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Funded PhD Opportunity

Source water vulnerability and protection in complex catchments

Subject: Geography, Environmental Studies and Archaeology



Drinking water treatment is an intensive process with high materials and energy costs incurred between raw water and consumer supply. Of particular concern to suppliers is the presence of human health and taste agents such as pesticides, sediments, nutrients, bacteria, viruses and colour. Land use upstream of raw water intakes in rivers is fundamental in driving these treatment needs with agriculture and forestry practices implicated. The selective herbicide MCPA is an issue in upland raw water catchments throughout Ireland and the UK and is linked to incentives to maintain a grass sward in marginal areas. Slurry management on intensive meadows and pastures increases total ammonia and pathogen vulnerability and toxicity in raw water and is related to changing storm runoff patterns as these are affected by climate change. Forestry felling and land drainage practices alter sediment mobilisation and organic carbon dynamics.


The overall project aim will be to develop risk assessments of raw water vulnerability and provide assessments of catchment management effectiveness. This will be based on analyses of extant long-term datasets and new datasets collected during the research. The objectives are: 1.Investigate MCPA vulnerability and mitigation effectiveness of catchment-pesticide measures 2.Determine sediment and organic matter vulnerability and mitigation effectiveness of catchment-forestry measures 3.Determine nutrient vulnerability in space and time and establish best practice. 4.Provide a catchment-modelling framework for risk, sensitivity and management.


The four objectives will operate at different scales but within a framework of important cross-border raw water supply catchments. Objective no1 will operate on extensive and mixed pasture areas using catchment scale data and soil scale process experiments; 2 will operate in afforested and deforested areas; 3 will operate on intensive pasture/meadow land. Risk assessments will be GIS based and numerical time series analysis will inform management effectiveness. Objective 4 will incorporate all extant and new data into a Bayesian modelling framework for risk and management.


This research is related to the needs of society through the sustainable provision of drinking water that is protected at source, with reduced treatment costs. Research impact is therefore explicitly part of the project structure and the Ulster University SUSTAINABILITY core theme. Northern Ireland Water, Irish Water, the Rivers Trust and AFBI are all major actors and stakeholders in the research and linked through the £5million 5year EU-INTERREG Va ‘Source to Tap’ project. Additionally, AFBI researchers will be part of the external supervisory panel with regard to objectives 1 to 4 and the James Hutton Institute, Aberdeen, will provide specialist supervisory input to objective 4.


The PhD candidate will develop skills in spatial analysis, water quality and climate time series analysis, statistical modelling, environmental measurements using state-of-the-art techniques, field-work and scientific writing. There will be opportunity for international conference presentation, stakeholder engagement and a requirement for the preparation of manuscripts for scientific journals. Primary target journals will be relevant for Five and Fifty objectives including Water Research, Environmental Science and Technology and Environmental Modelling and Software.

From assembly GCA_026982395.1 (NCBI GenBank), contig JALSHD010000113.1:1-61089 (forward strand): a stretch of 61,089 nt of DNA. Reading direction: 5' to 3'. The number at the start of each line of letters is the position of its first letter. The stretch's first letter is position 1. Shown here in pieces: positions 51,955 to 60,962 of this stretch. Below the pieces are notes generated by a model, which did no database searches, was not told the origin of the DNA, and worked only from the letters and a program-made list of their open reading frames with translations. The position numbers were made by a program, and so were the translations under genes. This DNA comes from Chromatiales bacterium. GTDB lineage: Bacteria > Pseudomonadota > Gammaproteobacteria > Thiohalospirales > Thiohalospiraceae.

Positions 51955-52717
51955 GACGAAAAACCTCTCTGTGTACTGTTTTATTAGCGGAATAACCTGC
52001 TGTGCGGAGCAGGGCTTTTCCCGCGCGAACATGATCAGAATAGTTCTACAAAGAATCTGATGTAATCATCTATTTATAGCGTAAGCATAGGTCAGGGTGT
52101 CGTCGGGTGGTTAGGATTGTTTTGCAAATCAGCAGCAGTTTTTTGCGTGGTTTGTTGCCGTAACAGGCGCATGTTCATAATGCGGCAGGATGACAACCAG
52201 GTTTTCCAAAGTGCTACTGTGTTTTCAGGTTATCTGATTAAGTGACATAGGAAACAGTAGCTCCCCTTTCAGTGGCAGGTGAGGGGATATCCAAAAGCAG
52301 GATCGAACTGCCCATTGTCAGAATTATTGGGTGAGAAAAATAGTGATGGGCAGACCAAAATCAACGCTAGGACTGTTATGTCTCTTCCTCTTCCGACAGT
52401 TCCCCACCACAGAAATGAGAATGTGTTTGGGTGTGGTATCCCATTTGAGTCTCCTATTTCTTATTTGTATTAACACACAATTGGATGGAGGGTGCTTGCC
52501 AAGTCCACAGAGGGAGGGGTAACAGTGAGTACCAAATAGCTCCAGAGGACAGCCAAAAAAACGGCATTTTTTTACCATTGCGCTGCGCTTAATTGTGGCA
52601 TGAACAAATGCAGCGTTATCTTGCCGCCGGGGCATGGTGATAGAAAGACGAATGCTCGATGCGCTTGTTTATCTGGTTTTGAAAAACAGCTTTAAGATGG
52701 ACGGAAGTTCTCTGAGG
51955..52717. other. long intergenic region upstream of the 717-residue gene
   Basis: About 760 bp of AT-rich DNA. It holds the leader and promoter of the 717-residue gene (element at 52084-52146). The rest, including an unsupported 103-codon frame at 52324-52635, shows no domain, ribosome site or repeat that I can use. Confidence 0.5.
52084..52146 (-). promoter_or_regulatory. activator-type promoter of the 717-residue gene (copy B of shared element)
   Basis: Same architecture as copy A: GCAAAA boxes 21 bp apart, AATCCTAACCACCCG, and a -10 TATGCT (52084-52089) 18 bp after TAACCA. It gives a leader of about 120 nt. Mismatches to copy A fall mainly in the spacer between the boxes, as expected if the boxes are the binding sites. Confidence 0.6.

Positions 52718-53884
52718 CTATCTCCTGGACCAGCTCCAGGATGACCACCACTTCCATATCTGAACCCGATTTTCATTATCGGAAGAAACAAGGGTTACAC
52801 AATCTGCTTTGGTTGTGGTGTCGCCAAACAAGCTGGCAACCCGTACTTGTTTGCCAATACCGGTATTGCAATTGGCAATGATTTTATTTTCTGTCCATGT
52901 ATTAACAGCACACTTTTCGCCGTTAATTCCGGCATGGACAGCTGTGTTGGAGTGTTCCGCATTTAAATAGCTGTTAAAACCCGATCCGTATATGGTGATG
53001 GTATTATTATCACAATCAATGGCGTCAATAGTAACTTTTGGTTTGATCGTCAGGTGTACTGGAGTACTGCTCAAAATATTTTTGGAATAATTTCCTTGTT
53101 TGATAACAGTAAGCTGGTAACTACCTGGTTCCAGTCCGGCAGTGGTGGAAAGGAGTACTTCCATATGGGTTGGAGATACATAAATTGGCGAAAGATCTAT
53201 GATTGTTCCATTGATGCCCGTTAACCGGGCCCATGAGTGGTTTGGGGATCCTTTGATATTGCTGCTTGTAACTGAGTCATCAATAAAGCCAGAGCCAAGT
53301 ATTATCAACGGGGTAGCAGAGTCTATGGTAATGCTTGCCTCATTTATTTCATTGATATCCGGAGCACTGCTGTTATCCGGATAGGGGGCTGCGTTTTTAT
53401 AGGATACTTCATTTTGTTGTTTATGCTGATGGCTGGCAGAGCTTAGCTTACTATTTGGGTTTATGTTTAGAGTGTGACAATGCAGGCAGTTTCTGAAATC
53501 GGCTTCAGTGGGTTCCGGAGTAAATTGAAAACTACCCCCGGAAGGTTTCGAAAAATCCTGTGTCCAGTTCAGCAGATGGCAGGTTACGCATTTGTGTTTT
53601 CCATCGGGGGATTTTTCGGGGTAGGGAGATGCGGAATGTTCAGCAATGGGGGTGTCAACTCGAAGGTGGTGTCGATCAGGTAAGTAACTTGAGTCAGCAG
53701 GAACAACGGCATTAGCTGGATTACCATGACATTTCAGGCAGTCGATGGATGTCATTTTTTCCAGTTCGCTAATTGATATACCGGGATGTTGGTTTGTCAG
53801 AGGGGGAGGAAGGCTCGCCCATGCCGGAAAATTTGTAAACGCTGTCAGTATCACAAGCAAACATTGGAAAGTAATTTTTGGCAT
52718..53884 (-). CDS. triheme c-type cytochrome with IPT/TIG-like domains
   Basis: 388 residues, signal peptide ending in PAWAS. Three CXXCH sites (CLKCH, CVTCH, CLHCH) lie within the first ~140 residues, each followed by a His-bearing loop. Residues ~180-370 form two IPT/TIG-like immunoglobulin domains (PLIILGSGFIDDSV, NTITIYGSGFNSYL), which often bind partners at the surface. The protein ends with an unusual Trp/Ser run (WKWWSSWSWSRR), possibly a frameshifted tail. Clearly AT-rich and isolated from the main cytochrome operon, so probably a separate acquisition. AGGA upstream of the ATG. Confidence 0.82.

Essential criteria

  • Upper Second Class Honours (2:1) Degree or equivalent from a UK institution (or overseas award deemed to be equivalent via UK NARIC)
  • A comprehensive and articulate personal statement

Desirable Criteria

If the University receives a large number of applicants for the project, the following desirable criteria may be applied to shortlist applicants for interview.

  • First Class Honours (1st) Degree
  • Masters at 65%
  • Research project completion within taught Masters degree or MRES
  • Experience using research methods or other approaches relevant to the subject domain
  • Work experience relevant to the proposed project
  • Experience of presentation of research findings


    Vice Chancellors Research Scholarships (VCRS)

    The scholarships will cover tuition fees and a maintenance award of £14,777 per annum for three years (subject to satisfactory academic performance). Applications are invited from UK, European Union and overseas students.


    The scholarship will cover tuition fees at the Home rate and a maintenance allowance of £ 14,777 per annum for three years. EU applicants will only be eligible for the fees component of the studentship (no maintenance award is provided).  For Non EU nationals the candidate must be "settled" in the UK.

Other information

The Doctoral College at Ulster University


Completing the MRes provided me with a lot of different skills, particularly in research methods and lab skills.

Michelle Clements Clements - MRes - Life and Health Sciences

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I would highly recommend Ulster University as you get so much support.  Coleraine is a beautiful town and the people are so friendly. It was a really positive experience.

Carin Cornwall - PhD Environmental Sciences

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Key dates

Submission deadline
Monday 19 February 2018

Interview Date
March 2018

Contact supervisor

Professor Phil Jordan

Other supervisors


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